Should you Get Vaccinated During Pregnancy?

Vaccinated During Pregnancy

The answer is yes, maybe, and no.

The Advisory Committee on Immunization Practices (ACIP) is the group of medical and public health experts that develops the annual recommendations on who should be vaccinated with what and when. The committee is made up of experts in infectious diseases and includes a consumer representative who provides perspectives on the social and community aspects of vaccination. No employees of pharmaceutical companies are permitted on the committee.

The ACIP says:

Yes, you should get these vaccines:

  • Influenza (flu) vaccine annually

Pregnant women and their babies are particularly vulnerable to the flu. Vaccination not only helps to prevent pregnant women from getting the flu but it also protects their babies for up to six months after birth. Administering the flu vaccine to pregnant women was 92% effective in preventing hospitalization of infants for flu according to one study. But only about 175 out of every 1000 pregnant women are getting vaccinated. The low rate of vaccination may reflect pregnant women’s overestimation of drug risks during pregnancy and/or the fear of vaccine safety that is prevalent in some communities. But the flu vaccine is highly recommended by women’s health advocates and is safe during pregnancy. This is one that you should not skip.

  • Tdap (tetanus, diphtheria, acellular pertussis) vaccine, during each pregnancy, ideally between 27 and 36 weeks’ gestation

The Tdap vaccine you get for your newborn, not for yourself. Pertussis (whooping cough) cases continue to increase in the US and the most vulnerable population are infants 0 to 3 months old. Babies have no defense. By getting vaccinated in the 3rd trimester, you provide antibodies to your baby against pertussis.

Maybe you should get these vaccines:

  • Pneumococcal vaccine
  • Hepatitis A and Hepatitis B vaccination
  • Meningococcal vaccination

Certain pregnant women who are at risk for other contagious diseases (due to medical, lifestyle, or job-related risks) can safely receive these vaccines. These include women whose immunity is low due to other medical conditions, women who use street drugs or who live or work with people who do, and women who travel to countries where these diseases are common. Talk this over with your health care provider.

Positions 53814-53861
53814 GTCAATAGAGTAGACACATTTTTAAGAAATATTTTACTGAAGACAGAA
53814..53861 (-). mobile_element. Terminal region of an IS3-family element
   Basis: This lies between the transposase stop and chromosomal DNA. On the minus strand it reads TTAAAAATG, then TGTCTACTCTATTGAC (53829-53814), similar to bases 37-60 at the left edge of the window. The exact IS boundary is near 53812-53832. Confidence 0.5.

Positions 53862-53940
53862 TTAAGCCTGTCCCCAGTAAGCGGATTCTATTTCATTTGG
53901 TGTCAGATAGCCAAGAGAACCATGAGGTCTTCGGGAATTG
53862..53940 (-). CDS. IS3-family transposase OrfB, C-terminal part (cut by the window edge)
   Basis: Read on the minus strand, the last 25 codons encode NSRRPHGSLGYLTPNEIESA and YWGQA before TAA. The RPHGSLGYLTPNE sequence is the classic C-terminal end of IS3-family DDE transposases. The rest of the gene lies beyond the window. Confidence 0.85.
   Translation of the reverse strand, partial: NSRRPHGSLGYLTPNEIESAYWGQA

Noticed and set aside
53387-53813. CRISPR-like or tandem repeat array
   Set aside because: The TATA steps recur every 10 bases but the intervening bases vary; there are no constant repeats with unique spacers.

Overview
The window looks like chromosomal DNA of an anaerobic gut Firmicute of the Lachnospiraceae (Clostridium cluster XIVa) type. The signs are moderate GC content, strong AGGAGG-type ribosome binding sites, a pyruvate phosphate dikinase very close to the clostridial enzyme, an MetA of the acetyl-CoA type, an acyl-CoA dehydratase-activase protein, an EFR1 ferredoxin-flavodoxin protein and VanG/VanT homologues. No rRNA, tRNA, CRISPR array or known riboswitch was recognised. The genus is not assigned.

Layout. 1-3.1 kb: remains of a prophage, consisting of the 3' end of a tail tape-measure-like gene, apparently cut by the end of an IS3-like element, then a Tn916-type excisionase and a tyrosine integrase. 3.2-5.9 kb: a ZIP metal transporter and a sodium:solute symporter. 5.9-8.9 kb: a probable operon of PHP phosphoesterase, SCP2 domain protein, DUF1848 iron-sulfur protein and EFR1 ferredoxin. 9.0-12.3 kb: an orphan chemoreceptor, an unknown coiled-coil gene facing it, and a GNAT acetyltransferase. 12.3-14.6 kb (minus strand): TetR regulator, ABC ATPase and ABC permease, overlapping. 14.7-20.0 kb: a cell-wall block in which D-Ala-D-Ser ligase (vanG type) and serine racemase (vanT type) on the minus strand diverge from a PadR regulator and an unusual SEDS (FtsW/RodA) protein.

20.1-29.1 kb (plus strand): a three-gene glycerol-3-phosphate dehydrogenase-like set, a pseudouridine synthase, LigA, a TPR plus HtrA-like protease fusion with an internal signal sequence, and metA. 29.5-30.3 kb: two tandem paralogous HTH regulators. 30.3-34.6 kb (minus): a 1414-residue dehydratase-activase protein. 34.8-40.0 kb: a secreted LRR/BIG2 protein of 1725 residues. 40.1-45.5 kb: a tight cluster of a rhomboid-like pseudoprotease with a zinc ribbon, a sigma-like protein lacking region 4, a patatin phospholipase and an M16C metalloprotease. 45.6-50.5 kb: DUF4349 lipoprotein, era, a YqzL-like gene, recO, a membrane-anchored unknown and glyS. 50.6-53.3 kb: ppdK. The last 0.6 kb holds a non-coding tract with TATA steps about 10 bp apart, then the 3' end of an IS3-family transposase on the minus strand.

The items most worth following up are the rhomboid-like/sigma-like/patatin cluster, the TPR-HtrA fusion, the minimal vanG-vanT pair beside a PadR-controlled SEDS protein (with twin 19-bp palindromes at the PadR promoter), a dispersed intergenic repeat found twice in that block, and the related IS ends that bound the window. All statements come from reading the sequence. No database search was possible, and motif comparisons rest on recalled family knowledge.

No, you should not get these vaccines:

  • measles, mumps, rubella (MMR)
  • varicella (chickenpox)

ACIP recommends against the use of live attenuated virus vaccines during pregnancy. Hopefully you are immune from these diseases before you get pregnant either from having been vaccinated in the past or having the diseases during childhood. If you are not sure, get tested. If you are not immune, get vaccinated at least 3 months before trying to conceive. If you are pregnant and not immune, get vaccinated after you deliver, whether or not you are breastfeeding. If you get vaccinated and find out you are pregnant within three months, don’t panic. There is a very low risk that the vaccine harmed your pregnancy. The diseases themselves can do more harm to an unborn baby than the vaccines do.

Sources:

CDC. Vaccines for Pregnant Women.

Naleway AL, Kurosky S, Henninger ML, et al. Vaccinations given during pregnancy, 2002-2009: a descriptive study. Am J Prev Med 2014; 46: 150-157.

Kristine Shields
Dr. Kristine Shields is an Ob/Gyn Nurse Practitioner with a doctorate in Public Health. She is a women's health advocate dedicated to providing evidence-based information to pregnant and breastfeeding women and their health care providers so they can make informed treatment decisions.